State OK’d EMS plan prior to supervisors’ approval
Shrouded in controversy, El Dorado County’s Emergency Services Plan gained state approval June 8, almost two weeks before the county extended Lake Tahoe Ambulance’s contract for a year.
The EMS plan was submitted to the state in 1998, and its approval was necessary for the county to start a bidding process to award ambulance service.
Gayle Erbe-Hamlin, the El Dorado County Public Health director, told the Board of Supervisors and Lake Valley Fire Protection District Board of Directors on July 13 she was waiting to hear from the state EMS Authority before the county could issue requests for ambulance provider bids.
Because Lake Tahoe Ambulance’s contract expired, the board renewed an amended contract with the company for one year, until the county gained state approval and the bidding process could begin.
Erbe-Hamlin said her office had no knowledge of the June EMS plan approval, despite weekly correspondence with the state, until she received a phone call from the Tribune on July 18 asking her to confirm the state approval. Erbe-Hamlin called the state and found out the county had received approval more than a month earlier.
In a letter sent to the county EMS Agency, Richard Watson, interim director for the state EMS Authority, said, “We are aware that your staff has made multiple inquiries with the EMS Authority to stay abreast of the EMS Plan progress. We recognize that the EMS Plan was officially found to be in compliance on June 8, 2000, and that you did not receive notice of compliance until July 17, 2000, postmarked July 14, 2000.”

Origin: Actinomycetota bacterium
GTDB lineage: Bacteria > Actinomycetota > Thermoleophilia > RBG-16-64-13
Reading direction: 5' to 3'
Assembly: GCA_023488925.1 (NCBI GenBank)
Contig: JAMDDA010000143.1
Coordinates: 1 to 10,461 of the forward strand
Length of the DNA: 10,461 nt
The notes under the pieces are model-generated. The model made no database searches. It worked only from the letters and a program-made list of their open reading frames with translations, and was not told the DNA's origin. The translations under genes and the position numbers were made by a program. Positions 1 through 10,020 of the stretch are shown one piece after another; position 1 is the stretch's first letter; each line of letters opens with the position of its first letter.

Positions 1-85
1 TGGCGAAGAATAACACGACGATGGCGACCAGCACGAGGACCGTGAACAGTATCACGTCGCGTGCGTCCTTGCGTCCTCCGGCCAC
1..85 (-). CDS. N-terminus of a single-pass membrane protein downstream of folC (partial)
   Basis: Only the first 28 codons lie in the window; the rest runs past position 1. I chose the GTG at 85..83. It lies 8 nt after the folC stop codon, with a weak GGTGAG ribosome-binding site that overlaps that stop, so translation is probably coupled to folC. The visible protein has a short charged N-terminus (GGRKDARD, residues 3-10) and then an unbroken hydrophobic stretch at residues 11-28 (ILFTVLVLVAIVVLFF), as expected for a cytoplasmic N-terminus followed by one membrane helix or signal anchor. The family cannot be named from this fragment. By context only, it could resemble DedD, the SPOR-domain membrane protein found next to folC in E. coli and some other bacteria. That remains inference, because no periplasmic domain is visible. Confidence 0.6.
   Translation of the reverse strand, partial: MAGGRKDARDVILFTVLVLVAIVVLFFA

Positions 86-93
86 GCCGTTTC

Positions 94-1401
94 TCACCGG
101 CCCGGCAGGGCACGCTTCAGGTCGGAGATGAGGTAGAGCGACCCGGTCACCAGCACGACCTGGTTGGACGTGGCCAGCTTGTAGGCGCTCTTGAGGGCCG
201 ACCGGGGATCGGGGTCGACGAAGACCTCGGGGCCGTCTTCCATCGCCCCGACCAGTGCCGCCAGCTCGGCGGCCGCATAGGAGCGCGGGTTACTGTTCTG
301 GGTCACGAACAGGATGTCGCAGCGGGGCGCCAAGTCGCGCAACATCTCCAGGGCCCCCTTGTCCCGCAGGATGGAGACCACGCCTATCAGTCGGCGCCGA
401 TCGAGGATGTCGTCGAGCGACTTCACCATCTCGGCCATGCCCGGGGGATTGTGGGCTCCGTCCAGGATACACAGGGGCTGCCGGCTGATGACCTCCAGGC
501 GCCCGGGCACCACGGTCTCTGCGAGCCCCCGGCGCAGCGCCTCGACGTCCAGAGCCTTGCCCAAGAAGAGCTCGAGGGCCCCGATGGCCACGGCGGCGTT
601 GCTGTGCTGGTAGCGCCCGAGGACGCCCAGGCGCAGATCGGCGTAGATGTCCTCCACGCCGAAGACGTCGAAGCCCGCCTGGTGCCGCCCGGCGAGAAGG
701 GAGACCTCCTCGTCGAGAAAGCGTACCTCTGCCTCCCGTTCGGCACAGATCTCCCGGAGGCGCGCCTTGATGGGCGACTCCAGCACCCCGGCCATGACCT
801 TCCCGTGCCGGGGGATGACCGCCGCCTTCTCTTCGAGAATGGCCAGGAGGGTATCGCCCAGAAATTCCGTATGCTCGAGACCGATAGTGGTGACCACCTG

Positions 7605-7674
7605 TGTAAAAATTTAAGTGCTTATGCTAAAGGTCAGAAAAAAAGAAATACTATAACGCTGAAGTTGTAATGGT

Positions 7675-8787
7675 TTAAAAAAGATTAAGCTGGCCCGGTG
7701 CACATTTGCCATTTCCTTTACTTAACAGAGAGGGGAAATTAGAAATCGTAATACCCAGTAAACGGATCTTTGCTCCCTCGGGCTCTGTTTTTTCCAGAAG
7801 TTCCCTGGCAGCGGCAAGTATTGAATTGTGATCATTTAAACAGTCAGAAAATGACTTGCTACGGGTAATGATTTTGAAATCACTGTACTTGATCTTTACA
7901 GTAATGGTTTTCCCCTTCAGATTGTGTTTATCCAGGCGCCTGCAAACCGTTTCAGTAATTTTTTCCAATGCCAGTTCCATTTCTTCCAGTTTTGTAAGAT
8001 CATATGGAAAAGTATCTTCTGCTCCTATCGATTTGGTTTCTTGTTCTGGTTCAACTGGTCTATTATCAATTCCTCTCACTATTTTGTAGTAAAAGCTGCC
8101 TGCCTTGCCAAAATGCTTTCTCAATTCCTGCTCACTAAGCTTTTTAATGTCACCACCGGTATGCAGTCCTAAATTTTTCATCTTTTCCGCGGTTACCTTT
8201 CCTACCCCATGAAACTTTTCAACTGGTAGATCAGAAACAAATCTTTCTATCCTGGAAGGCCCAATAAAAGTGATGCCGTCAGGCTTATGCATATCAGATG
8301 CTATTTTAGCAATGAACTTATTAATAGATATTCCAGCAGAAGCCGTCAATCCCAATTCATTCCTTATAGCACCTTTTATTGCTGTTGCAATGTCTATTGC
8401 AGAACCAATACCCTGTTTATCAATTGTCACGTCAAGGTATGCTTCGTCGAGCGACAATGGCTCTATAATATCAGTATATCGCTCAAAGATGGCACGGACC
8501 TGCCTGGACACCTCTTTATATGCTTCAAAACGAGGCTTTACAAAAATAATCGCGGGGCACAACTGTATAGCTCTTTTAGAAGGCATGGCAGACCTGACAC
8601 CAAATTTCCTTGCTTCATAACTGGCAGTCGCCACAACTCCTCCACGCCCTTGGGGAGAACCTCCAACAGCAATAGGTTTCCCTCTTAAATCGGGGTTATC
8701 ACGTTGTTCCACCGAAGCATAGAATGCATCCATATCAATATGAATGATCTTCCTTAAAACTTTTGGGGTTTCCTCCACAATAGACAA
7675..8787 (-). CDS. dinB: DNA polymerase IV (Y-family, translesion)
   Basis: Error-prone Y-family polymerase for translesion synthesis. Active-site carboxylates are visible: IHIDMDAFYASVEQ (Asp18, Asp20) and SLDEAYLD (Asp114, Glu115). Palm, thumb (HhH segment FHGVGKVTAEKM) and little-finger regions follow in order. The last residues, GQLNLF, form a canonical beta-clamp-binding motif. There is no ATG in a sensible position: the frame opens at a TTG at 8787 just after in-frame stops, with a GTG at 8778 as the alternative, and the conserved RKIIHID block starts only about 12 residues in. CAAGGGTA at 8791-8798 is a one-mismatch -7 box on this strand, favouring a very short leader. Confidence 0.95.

Despite reassurances from the state and county, Lake Valley Fire officials said this miscommunication is just one of the many setbacks the health department has experienced since Lake Valley first requested a bidding process almost 10 years ago.
“How is that possible?” asked Dave Huber, Lake Valley Fire board member, about the county’s inability to obtain information from the state. “It wasn’t hard to find out. Especially when you think about someone who’s in contact with (the state) office daily, like we’ve been told.
“It’s as frustrating as it gets. On a scale of one to 10, we’re probably at an 11 on frustration.”
Erbe-Hamlin sent a letter to the Board of Supervisors on July 24, acknowledging she did not know about the state approval until July 18.
“Had I known this information on July 13, I would have shared it with the LVFPD Board. And if I knew it prior to the board’s approving the extension to Lake Tahoe Ambulance’s contract on June 20, 2000 I would have shared it then as well,” Erbe-Hamlin said. “I would have no reason not to in either case.”
Supervisor Dave Solaro said the Board of Supervisors only received information on the approval progress of the county’s EMS Plan from the county health department.
However, Solaro met with the Lake Valley Fire Board of Directors last week and assured them the county was doing its best to keep everyone informed.
“I assured them the county and all the staff is moving as expeditiously as possible,” Solaro said. “They’ll receive full disclosure and information as it becomes available. “
Lake Tahoe Ambulance Chief Chuck Staib said his company was not concerned with the miscommunication between the state and county health departments.
“I think the (EMS approval) process has gone more quickly than I had originally thought,” Staib said. “We have no problems with the timing.”
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